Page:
Fifty Shades of Green

Friday we left Richmond driving west on I-64 across the Appalachian Mountains across West Virginia into Kentucky. We spent the night at a motel on an interstate exit east of Lexington. Saturday our destination goal was St. Louis via a stop in Louisville to see Churchill Downs and a couple of other side trips off the beaten path. However, in Lexington the interstate was closed and giving us no alternative but to ask our trusty GPS for an alternate route. What a stroke of luck. I will tell you about it, but first I must back up to Friday and that portion of our trek.

Friday we crossed into The Shenandoah portion of the Appalachian Mountains. Shenandoah is a Cherokee name, which means Bright Daughter of The Stars. She is. I love these mountains from Maine to Georgia. They have many names, but it is one continuous range and is ancient.

Spring has come and gone in the lower portions of the southern states, but is breaking forth with great passion in the area we are driving through. Wild flowers of every color and every shade of green only God could paint. Locust Trees in full bloom from one side of the state to the other and ooooooh the fragrance! We had mild temperatures and a constant breeze all the way from Richmond to Iowa…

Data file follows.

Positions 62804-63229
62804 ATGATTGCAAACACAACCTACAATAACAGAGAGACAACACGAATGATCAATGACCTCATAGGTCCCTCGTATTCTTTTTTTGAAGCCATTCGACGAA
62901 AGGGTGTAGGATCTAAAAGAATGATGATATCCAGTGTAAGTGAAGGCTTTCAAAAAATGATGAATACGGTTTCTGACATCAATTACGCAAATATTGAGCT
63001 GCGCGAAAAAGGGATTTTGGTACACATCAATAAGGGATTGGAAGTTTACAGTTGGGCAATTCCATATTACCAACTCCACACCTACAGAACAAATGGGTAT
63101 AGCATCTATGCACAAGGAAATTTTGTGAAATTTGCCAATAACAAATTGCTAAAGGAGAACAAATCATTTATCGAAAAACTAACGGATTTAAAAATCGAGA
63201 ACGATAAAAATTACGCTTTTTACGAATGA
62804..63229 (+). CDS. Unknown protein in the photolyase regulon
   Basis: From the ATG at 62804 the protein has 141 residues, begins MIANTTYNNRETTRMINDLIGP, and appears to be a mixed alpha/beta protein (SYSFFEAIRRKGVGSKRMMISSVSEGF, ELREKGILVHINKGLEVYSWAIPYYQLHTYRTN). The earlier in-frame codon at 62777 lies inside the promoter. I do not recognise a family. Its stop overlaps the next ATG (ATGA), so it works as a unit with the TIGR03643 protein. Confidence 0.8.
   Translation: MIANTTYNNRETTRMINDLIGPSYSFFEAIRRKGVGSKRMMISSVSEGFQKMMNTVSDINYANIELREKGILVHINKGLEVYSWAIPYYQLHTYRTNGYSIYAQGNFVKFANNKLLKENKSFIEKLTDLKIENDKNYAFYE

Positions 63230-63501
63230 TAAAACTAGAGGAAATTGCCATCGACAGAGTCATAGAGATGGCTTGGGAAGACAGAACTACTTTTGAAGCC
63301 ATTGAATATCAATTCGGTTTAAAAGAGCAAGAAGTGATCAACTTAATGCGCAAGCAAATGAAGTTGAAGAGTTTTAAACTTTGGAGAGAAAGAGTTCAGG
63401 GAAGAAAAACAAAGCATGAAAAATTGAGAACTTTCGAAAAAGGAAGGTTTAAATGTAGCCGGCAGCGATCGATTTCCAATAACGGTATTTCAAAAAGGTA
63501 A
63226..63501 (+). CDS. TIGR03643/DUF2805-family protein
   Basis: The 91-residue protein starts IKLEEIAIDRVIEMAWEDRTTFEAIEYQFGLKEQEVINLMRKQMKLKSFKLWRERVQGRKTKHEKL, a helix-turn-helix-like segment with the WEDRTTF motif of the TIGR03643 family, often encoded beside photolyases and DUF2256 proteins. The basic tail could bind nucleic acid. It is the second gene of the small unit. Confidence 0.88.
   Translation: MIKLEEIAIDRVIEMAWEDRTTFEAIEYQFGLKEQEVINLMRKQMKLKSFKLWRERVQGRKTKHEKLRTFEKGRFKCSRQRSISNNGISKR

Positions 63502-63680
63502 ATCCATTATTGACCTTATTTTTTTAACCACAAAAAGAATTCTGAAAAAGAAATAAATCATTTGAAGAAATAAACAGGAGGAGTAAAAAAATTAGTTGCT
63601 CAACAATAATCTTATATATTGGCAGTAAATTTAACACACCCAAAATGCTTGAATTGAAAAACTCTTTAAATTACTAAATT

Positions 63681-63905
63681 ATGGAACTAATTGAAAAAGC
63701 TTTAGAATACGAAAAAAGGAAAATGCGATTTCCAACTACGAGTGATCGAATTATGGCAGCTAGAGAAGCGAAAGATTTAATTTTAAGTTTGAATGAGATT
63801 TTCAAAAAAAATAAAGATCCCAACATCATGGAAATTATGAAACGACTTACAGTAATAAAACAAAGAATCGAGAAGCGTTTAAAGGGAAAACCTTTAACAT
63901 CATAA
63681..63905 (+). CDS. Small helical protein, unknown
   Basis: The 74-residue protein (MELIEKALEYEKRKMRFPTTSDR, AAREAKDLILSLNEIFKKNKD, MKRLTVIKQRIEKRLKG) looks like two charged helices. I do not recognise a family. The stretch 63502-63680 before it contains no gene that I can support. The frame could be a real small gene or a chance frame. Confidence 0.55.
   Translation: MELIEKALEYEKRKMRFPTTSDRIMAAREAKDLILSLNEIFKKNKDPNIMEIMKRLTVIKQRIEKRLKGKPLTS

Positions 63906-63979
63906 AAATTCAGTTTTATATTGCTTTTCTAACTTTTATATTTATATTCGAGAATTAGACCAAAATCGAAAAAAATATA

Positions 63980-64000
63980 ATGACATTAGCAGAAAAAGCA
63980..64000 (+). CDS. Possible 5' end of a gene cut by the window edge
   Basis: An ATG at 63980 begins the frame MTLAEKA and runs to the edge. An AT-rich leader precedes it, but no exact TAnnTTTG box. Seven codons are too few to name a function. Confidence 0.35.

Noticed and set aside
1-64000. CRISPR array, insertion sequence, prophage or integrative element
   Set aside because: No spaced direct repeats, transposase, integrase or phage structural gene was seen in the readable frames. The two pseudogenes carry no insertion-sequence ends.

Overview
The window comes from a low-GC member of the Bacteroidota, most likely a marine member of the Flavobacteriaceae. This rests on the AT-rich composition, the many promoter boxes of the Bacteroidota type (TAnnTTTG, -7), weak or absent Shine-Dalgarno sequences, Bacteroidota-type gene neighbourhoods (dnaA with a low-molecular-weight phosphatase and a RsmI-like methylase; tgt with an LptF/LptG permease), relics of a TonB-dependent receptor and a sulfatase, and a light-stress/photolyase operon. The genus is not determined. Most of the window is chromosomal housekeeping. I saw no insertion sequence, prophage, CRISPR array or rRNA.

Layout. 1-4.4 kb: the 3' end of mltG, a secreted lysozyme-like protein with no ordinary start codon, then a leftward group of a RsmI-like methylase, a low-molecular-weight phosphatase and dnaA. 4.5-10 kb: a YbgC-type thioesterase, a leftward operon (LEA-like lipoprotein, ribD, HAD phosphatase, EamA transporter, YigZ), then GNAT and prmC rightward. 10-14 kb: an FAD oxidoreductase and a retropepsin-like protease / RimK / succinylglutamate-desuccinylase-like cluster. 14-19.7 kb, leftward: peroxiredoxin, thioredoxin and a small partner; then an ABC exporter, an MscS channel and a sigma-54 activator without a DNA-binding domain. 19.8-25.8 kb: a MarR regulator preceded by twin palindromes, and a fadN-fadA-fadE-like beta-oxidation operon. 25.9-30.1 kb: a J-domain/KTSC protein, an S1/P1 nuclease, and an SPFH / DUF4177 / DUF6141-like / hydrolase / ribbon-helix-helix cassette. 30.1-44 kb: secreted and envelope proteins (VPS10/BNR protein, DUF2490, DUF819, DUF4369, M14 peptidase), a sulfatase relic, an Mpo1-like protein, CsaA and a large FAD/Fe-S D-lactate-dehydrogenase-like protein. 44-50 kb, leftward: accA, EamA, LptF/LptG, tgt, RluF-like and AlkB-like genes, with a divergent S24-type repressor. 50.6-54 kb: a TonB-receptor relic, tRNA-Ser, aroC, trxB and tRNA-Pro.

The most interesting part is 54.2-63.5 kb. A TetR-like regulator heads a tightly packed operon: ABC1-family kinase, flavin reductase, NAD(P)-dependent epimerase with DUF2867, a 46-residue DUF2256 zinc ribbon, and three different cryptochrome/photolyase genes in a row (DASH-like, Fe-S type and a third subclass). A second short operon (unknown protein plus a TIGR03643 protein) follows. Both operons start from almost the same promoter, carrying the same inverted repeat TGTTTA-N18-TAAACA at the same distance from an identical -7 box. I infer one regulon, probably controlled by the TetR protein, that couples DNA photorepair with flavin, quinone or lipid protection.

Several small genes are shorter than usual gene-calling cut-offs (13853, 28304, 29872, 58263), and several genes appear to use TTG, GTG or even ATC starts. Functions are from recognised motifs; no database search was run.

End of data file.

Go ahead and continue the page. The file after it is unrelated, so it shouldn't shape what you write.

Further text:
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West Virginia and Kentucky will take your heart forever. I am told by our media that there is death and some environmental destruction from the coal mining. Even our Mississippi John Grisholm preached on it in his latest book…I did not see any of that…perhaps it is there (?). I did, however, see a train with cars filled to the brim with coal at one point near The New River.

The New River Gorge

The New River Gorge

The New River and rail road

The New River and rail road

We spent the night at a small town motel in Farmers, Kentucky and met a nice couple from Norfolk, VA on their way to Santa Fe, NM (They will love it!).  God lets us meet the neastest people!

We were rerouted in Lexington due to interstate closure and saw some of the most beautiful horse farms in the entire world. Farms walled substantially in stone, white or black wood with vast fields of grain and miles of pastures. There were barns, oh my the barns, nicer than most homes. We passed a sign directing us to Woodford Reserve Distillery and whipped in. As you know, Kentucky makes Bourbon, everyone else makes whisky and they are quick to tell you. They are the OFFICAL Bourbon of the Kentucky Derby.  Unfortunately, there was a 90 minute wait to take a 70 minute tour…NOT…and didn’t happen for us. We just went back to enjoying the beautiful drive and headed on to St. Louis for a good nights rest and the rendezvous with sweet granddaughter the next morning.

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St. Louis is impressive. Forest Park is where the art museum is located.  It is shared by the zoo, the history museum, sculptured acres of fountains and blue grass and manicured gardens. The art museum houses a large, varied collection of art from all around the world and from many periods.

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Afterward we drove downtown by the river where sweet granddaughter could see the Arch and view the same beautiful river that flows right by her home of Baton Rouge.

We skirted through the lower hem of Indiana and Illinois.  Mostly farm land.  Thank God for our farmers.

Next: Iowa